It’s also important to give props to the very concept of having a character with autism as the focal point of the show. With a few exceptions, most television shows, particularly ones with huge ensembles, will have their neurodiverse character as a supporting player or, at best, a co-lead position. But with “The Good Doctor,” Highmore is the sole lead, with all the spotlight dedicated to him and his story. Again, examples of characters on the spectrum being the main character are hard to find, with the closest example being the original “CSI” way back in the year 2000, where the character of Gil Grissom was played by William Petersen, and even then he was just a part of a gigantic ensemble.
However, one glaring issue lies within the show’s concept, with Murphy’s savant syndrome. The syndrome, introduced in the second half of the trailer, is the one thing that saves the day. Throughout the pilot, many of the doctors are unsure about whether Dr. Murphy can work as a surgeon, due to his disability, but Murphy’s mentor, played by “The West Wing’s” Richard Schiff, explains that his savant syndrome makes him a worthy surgeon, as he has the ability to understand medical problems better than any other surgeon in the room, automatically making him an important resource.
There are two major problems with the addition of the savant syndrome. For whatever reason, even after several years of supposed progress, Hollywood still only bothers to portray autistic people as those with incredible savant-like abilities, where they know any and all scientific or mathematic problem in the span of a few seconds. I hate to admit it, but while most people have different symptoms that affect them in different ways, most of the autistic community is not like Ray from “Rain Man” or Sheldon Cooper of “The Big Bang Theory.” Such abilities are incredibly rare, affecting only one in ten autistic people, so why continue to portray the rare side of the community and give the majority the shaft?
The other issue comes with how Murphy’s savant syndrome is portrayed. The only reason Schiff’s character encourages his staff to give Murphy a chance is because he’s a savant, which of course is portrayed almost like a superpower, with him being able to see things no other doctors or surgeons can. Essentially, when looking at Schiff’s character and many other scenes shown throughout the trailer, Shawn Murphy is really only viewed as a talented surgeon because of his savant abilities, and without them, his autism is arguably more of a hindrance than a blessing.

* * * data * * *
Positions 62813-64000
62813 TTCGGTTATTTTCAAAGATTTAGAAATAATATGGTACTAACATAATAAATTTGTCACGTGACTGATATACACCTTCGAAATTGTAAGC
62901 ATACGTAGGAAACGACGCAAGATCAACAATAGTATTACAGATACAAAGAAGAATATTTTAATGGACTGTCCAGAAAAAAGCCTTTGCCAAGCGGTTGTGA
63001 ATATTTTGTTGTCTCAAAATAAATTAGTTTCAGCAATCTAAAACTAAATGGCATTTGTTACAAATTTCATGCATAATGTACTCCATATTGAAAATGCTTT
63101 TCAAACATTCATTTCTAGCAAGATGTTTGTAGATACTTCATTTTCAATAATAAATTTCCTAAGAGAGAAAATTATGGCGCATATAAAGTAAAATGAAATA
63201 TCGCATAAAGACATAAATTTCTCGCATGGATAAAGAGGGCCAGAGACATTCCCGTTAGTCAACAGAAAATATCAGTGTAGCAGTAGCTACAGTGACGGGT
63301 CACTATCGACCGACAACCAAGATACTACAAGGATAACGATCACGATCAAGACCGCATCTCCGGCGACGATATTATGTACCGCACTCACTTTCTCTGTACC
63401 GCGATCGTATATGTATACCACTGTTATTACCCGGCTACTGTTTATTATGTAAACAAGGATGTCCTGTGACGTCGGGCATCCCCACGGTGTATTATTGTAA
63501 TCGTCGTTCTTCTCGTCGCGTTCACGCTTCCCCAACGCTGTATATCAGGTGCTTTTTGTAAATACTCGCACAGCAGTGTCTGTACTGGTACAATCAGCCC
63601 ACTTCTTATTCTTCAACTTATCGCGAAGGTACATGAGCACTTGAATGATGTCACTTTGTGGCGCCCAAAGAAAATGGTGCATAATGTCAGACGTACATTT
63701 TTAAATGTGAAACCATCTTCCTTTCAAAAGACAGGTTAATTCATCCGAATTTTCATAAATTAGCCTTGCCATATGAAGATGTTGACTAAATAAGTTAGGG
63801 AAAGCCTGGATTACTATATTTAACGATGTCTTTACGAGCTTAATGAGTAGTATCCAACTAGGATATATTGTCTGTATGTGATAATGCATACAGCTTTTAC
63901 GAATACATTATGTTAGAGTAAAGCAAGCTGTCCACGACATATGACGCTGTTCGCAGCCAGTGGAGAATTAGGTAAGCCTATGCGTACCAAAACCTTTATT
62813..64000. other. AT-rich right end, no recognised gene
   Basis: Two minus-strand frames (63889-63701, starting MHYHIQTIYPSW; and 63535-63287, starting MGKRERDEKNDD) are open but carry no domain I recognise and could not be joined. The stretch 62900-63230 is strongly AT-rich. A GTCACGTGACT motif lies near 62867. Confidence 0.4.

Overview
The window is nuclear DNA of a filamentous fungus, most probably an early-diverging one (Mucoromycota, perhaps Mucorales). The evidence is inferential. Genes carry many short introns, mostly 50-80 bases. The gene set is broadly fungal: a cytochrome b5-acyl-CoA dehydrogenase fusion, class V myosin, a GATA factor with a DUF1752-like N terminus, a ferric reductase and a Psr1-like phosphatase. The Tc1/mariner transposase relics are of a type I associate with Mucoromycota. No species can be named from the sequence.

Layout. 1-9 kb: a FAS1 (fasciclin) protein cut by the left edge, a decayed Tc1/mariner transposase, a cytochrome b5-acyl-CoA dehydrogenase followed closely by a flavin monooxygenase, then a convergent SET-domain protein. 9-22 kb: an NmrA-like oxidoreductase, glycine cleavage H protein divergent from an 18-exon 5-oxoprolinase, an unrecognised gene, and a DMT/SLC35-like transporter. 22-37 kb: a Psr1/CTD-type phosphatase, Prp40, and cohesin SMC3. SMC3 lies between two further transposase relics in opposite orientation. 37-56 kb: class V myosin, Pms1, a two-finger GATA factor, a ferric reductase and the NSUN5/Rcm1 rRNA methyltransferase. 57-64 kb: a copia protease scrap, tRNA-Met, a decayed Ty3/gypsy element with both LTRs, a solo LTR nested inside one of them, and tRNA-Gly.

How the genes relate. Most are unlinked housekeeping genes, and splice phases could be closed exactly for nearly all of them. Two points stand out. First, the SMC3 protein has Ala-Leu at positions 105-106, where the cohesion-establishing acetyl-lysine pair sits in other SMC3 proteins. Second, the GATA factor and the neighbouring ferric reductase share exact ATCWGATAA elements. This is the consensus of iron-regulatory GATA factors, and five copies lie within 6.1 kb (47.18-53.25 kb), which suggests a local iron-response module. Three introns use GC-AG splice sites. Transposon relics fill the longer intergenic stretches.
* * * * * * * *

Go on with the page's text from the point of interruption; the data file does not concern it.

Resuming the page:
Even more awkward, the trailer ends with a rousing speech proclaiming Murphy could give hope and inspiration to those with his limitations. Because the best way to give hope to the neurodiverse community is to show the success of an individual who got this far in life through an ability only 10 percent of his community has, right?
Of course, I know “The Good Doctor” is based off of a South Korean drama with the exact same premise, but I don’t find that to be a good excuse. Just because your show is an adaptation or a remake doesn’t mean you can’t deviate and put in a unique spin, and, frankly, the show would have been far more interesting and more powerful if Shawn Murphy just had autism. There would be a lot of interesting debates on the actual issues of the disabled that could offer interesting commentary on their capabilities. In turn, the “inspiration” angle that the show seems to be going for would be more powerful. By tacking on the savant side of Murphy’s personality, it just makes the show feel like “House 2.0,” but without Hugh Laurie’s likable misanthropy.
But again, this is just my personal reaction to the show’s trailer. In spite of my criticisms, I’m sure David Shore will make a great series and Freddie Highmore will be a great lead, and many of my criticisms could very well end up moot thanks to the show’s direction. But with Hollywood still not fully understanding how to portray the mind and personality of a neurodiverse character, it’s sad that I have to potentially wait a couple more years to see a strong autistic lead.